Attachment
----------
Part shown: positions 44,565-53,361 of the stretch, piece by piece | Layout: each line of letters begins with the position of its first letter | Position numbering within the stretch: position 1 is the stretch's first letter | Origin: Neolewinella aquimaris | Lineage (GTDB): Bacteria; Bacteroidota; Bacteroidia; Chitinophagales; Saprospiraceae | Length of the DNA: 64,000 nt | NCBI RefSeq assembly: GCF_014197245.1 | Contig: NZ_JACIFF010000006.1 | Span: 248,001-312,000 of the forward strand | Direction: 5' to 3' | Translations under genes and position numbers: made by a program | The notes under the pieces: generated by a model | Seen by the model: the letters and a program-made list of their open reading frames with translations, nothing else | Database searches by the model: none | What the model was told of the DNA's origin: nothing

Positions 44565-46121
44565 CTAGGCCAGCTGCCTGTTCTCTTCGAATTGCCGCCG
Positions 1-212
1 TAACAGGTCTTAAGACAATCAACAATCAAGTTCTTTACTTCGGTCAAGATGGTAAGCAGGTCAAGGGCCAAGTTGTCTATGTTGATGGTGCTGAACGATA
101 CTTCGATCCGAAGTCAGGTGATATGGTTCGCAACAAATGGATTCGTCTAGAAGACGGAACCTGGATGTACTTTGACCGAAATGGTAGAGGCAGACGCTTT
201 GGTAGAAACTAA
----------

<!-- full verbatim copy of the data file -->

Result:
Part shown: positions 44,565-53,361 of the stretch, piece by piece | Layout: each line of letters begins with the position of its first letter | Position numbering within the stretch: position 1 is the stretch's first letter | Origin: Neolewinella aquimaris | Lineage (GTDB): Bacteria; Bacteroidota; Bacteroidia; Chitinophagales; Saprospiraceae | Length of the DNA: 64,000 nt | NCBI RefSeq assembly: GCF_014197245.1 | Contig: NZ_JACIFF010000006.1 | Span: 248,001-312,000 of the forward strand | Direction: 5' to 3' | Translations under genes and position numbers: made by a program | The notes under the pieces: generated by a model | Seen by the model: the letters and a program-made list of their open reading frames with translations, nothing else | Database searches by the model: none | What the model was told of the DNA's origin: nothing

Positions 44565-46121
44565 CTAGGCCAGCTGCCTGTTCTCTTCGAATTGCCGCCG
Positions 1-212
1 TAACAGGTCTTAAGACAATCAACAATCAAGTTCTTTACTTCGGTCAAGATGGTAAGCAGGTCAAGGGCCAAGTTGTCTATGTTGATGGTGCTGAACGATA
101 CTTCGATCCGAAGTCAGGTGATATGGTTCGCAACAAATGGATTCGTCTAGAAGACGGAACCTGGATGTACTTTGACCGAAATGGTAGAGGCAGACGCTTT
201 GGTAGAAACTAA